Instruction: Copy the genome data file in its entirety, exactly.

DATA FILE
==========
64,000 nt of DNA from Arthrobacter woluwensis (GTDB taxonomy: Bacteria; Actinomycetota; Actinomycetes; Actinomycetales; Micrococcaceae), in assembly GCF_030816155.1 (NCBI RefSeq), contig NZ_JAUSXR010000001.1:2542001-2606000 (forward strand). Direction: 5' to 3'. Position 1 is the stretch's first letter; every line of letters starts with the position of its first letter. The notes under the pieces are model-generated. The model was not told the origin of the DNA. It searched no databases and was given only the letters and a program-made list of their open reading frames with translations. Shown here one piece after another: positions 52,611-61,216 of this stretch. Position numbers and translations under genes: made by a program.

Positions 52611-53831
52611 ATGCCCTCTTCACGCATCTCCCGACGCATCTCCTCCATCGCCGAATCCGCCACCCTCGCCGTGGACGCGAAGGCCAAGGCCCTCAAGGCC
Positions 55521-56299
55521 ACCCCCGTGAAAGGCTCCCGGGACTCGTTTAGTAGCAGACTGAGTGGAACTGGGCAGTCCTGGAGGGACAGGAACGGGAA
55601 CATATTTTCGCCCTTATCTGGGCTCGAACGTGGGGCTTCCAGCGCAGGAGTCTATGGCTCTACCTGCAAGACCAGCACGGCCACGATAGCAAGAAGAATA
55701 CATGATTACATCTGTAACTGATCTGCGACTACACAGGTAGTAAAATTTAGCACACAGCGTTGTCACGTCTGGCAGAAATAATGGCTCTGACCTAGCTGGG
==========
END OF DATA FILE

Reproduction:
64,000 nt of DNA from Arthrobacter woluwensis (GTDB taxonomy: Bacteria; Actinomycetota; Actinomycetes; Actinomycetales; Micrococcaceae), in assembly GCF_030816155.1 (NCBI RefSeq), contig NZ_JAUSXR010000001.1:2542001-2606000 (forward strand). Direction: 5' to 3'. Position 1 is the stretch's first letter; every line of letters starts with the position of its first letter. The notes under the pieces are model-generated. The model was not told the origin of the DNA. It searched no databases and was given only the letters and a program-made list of their open reading frames with translations. Shown here one piece after another: positions 52,611-61,216 of this stretch. Position numbers and translations under genes: made by a program.

Positions 52611-53831
52611 ATGCCCTCTTCACGCATCTCCCGACGCATCTCCTCCATCGCCGAATCCGCCACCCTCGCCGTGGACGCGAAGGCCAAGGCCCTCAAGGCC
Positions 55521-56299
55521 ACCCCCGTGAAAGGCTCCCGGGACTCGTTTAGTAGCAGACTGAGTGGAACTGGGCAGTCCTGGAGGGACAGGAACGGGAA
55601 CATATTTTCGCCCTTATCTGGGCTCGAACGTGGGGCTTCCAGCGCAGGAGTCTATGGCTCTACCTGCAAGACCAGCACGGCCACGATAGCAAGAAGAATA
55701 CATGATTACATCTGTAACTGATCTGCGACTACACAGGTAGTAAAATTTAGCACACAGCGTTGTCACGTCTGGCAGAAATAATGGCTCTGACCTAGCTGGG